Every so often there is a moment when trademark types, marketing types and brand owners need to pay close attention to where the law could be headed. Today, I’m sounding the alarm.
If the U.S. Supreme Court decides to follow the advice it recently sought and received from the U.S. Solicitor General (SG) of the Department of Justice, those of us who care deeply about the enforcement and protection of brands and trademarks could be facing a real paradigm shift.
Contrary to what Intellectual Property Brief has reported, the U.S. Supreme Court has not yet decided to review the Eighth Circuit Court of Appeals decision in B &B Hardware, Inc. v. Hargis Industries, Inc. Instead, back in January, it invited the SG to express the views of the United States on whether it should hear the case. Those views were filed and expressed in the form of an amicus brief on May 23, 2014.
The SG’s amicus brief encourages the Supreme Court to review the case, and it seems likely the Court will do so. If so, let’s hope the Court is flooded with thoughtful amicus briefs to help it get this important issue right. At a minimum, INTA should weigh in as a friend of the court.
SCOTUSblog identifies the two issues to be:
“(1) Whether the Trademark Trial and Appeal Board’s finding of a likelihood of confusion precludes respondent from relitigating that issue in infringement litigation, in which likelihood of confusion is an element; and (2) whether, if issue preclusion does not apply, the district court was obliged to defer to the Board’s finding of a likelihood of confusion absent strong evidence to rebut it.”
Basically, the Court is being asked to decide the impact (if any), of a prior win or loss (on the issue of likelihood of confusion) at the TTAB, on a later federal district court trademark infringement case involving the same marks and parties.
Unfortunately, in addressing the substance of the issues, the SG’s amicus brief borrows liberally from the dissenting judge’s perspective in the Eighth Circuit decision, such that likelihood of confusion decided by the TTAB to determine registrability apparently is believed to be the same issue as likelihood of confusion decided by a federal court for purposes of infringement. They aren’t and they shouldn’t be, for reasons I’ll elaborate on in my next post on this topic.
In the meantime, it seems to me, both the SG and dissenting Judge Colloton fail to appreciate the very limited jurisdiction of the TTAB. For those of us who regularly practice before the TTAB, we know that the TTAB is not shy about reminding parties before it of this limited jurisdiction and that cases before the TTAB should not be litigated as if more is at issue than simply the right to register a trademark.
The TTAB’s Manual of Procedure sets forth this very limited jurisdiction quite clearly in TBMP Section 102.01:
“The Trademark Trial and Appeal Board is an administrative tribunal of the United States Patent and Trademark Office. The Board is empowered to determine only the right to register. The Board is not authorized to determine the right to use, nor may it decide broader questions of infringement or unfair competition. Similarly, the Board, being an administrative tribunal, has no authority to declare any portion of the Act of 1946, or any other act of Congress, unconstitutional.”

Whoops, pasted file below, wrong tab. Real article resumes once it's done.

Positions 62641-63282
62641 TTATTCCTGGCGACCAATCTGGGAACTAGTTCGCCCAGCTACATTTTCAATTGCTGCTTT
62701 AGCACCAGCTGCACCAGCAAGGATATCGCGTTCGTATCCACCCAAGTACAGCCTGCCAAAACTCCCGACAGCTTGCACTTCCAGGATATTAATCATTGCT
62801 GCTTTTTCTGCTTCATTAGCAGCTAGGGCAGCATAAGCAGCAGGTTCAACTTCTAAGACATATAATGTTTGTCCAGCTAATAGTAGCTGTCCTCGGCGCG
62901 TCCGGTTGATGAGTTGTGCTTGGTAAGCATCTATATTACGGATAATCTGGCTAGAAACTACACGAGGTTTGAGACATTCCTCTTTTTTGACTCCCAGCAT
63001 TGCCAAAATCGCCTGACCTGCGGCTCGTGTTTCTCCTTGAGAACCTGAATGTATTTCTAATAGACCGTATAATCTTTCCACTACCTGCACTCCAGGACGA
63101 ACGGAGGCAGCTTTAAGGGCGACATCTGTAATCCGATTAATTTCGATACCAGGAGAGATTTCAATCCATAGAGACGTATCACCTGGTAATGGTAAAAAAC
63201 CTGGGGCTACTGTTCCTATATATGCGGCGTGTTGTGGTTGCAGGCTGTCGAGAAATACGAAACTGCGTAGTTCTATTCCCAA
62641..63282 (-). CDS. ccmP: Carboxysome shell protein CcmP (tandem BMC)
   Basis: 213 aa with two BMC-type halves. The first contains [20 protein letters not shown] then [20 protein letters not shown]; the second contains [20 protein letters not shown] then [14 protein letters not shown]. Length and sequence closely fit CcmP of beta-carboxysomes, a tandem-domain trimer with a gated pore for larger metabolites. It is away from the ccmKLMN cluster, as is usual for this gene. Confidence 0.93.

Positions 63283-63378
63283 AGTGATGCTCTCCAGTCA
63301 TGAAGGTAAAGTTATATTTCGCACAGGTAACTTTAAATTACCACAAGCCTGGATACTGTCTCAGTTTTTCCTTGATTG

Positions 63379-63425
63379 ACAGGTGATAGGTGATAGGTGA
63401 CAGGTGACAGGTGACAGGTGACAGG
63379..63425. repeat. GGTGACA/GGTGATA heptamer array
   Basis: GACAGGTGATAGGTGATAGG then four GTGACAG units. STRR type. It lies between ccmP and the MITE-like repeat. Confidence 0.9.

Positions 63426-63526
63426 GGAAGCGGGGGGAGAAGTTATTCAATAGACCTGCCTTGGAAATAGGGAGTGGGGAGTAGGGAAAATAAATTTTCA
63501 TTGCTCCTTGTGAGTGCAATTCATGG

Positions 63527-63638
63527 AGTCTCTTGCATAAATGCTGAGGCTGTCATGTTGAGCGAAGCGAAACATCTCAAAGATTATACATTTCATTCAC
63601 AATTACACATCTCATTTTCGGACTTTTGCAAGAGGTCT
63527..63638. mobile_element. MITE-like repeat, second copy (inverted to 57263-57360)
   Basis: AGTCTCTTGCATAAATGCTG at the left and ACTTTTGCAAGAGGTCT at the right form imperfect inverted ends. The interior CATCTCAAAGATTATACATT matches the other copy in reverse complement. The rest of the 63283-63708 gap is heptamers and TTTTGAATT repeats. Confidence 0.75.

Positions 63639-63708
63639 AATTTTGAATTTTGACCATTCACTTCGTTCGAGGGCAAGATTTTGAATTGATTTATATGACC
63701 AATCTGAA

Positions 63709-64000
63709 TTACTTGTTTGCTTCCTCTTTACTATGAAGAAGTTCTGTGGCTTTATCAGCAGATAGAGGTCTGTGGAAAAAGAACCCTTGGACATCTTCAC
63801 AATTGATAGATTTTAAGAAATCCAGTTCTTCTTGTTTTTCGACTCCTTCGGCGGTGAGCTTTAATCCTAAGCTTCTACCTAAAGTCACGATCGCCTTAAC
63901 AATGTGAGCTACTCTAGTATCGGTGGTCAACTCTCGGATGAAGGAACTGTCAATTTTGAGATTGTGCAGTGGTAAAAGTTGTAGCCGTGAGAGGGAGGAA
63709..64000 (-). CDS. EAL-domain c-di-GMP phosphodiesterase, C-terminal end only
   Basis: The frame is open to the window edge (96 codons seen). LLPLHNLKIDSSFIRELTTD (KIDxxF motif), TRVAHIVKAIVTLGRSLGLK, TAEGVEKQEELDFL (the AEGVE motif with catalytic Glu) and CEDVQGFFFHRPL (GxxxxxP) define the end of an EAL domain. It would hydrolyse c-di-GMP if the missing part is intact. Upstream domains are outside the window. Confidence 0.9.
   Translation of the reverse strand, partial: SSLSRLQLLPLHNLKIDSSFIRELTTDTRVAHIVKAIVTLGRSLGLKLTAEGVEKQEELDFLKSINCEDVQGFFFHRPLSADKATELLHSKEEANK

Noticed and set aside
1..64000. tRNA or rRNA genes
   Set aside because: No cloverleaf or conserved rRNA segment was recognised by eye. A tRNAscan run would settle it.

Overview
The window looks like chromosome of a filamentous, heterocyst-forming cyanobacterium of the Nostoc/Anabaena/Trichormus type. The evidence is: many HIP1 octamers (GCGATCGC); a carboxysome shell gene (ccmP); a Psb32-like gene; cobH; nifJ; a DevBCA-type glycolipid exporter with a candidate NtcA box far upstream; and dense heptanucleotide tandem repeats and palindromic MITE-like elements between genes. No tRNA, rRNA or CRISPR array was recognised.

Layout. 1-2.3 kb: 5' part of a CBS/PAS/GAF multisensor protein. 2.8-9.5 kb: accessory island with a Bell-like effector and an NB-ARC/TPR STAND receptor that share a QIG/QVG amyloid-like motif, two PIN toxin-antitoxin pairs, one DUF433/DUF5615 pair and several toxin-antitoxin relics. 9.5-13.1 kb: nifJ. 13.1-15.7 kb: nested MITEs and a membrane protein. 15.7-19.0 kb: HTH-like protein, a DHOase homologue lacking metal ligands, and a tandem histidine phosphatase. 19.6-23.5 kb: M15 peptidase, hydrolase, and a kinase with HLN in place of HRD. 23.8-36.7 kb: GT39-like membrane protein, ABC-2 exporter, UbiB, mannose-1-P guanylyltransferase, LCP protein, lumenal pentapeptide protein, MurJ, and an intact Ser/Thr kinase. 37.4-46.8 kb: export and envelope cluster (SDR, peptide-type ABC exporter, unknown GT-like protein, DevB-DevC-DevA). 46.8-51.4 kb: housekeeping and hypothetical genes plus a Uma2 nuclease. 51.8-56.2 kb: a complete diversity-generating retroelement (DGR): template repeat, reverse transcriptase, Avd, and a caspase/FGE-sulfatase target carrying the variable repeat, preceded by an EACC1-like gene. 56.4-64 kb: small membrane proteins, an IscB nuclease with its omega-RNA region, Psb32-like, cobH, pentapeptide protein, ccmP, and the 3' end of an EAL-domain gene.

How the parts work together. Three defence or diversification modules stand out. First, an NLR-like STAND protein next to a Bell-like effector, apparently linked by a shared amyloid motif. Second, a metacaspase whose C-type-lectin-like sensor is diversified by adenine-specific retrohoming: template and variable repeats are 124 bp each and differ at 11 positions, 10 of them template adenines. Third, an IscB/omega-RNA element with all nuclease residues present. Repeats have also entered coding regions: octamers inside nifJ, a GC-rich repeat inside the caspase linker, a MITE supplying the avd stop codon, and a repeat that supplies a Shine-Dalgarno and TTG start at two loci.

Indeed, back in 2007 when the TTAB introduced the new rules of practice, it reinforced the above, making very clear:
“Initial disclosure obligations should be easier to meet in Board cases than in civil actions. One reason is that the Board’s jurisdiction is limited to determining the right of a party to obtain, or retain, a registration. Moreover, the extent of available claims and defenses that may be advanced is not nearly as broad as in the district courts. In addition, the Board recognizes the impact of other issues relatively unique to Board proceedings. For example, a high percentage of applications involved in oppositions are not based on use of the applied-for mark in commerce but, rather, on intent to use, on a foreign registration or on an international registration. Further, certain precepts that govern analysis of issues raised by claims or defenses in typical Board cases effectively limit the Board’s focus. For example, in a [likelihood of confusion] case under Section 2(d) of the Trademark Act, 15 U.S.C. 1052(d), the Board focuses only on goods or services recited in identifications, and on the mark as registered or applied-for, irrespective of many actual marketplace issues.”
Baby trademark lawyers have been taught for decades that the right to register a trademark is separate and distinct from the right to use a trademark. Every day we clear marks for brand owners understanding the critical difference between these important rights.
It is not uncommon for a brand owner to be refused registration of a trademark based on another’s prior registration for a similar mark, but that doesn’t necessarily mean the brand owner’s use of the mark is infringing, or that it should be enjoined, or that monetary awards are appropriate for the continued use of the mark.
More on this to follow, but for the purposes of today, I’m not convinced that the TTAB’s likelihood of confusion decision about registrability ever should preclude a federal district court from deciding for itself the question of likely confusion for infringement purposes.
How do you come down on this issue?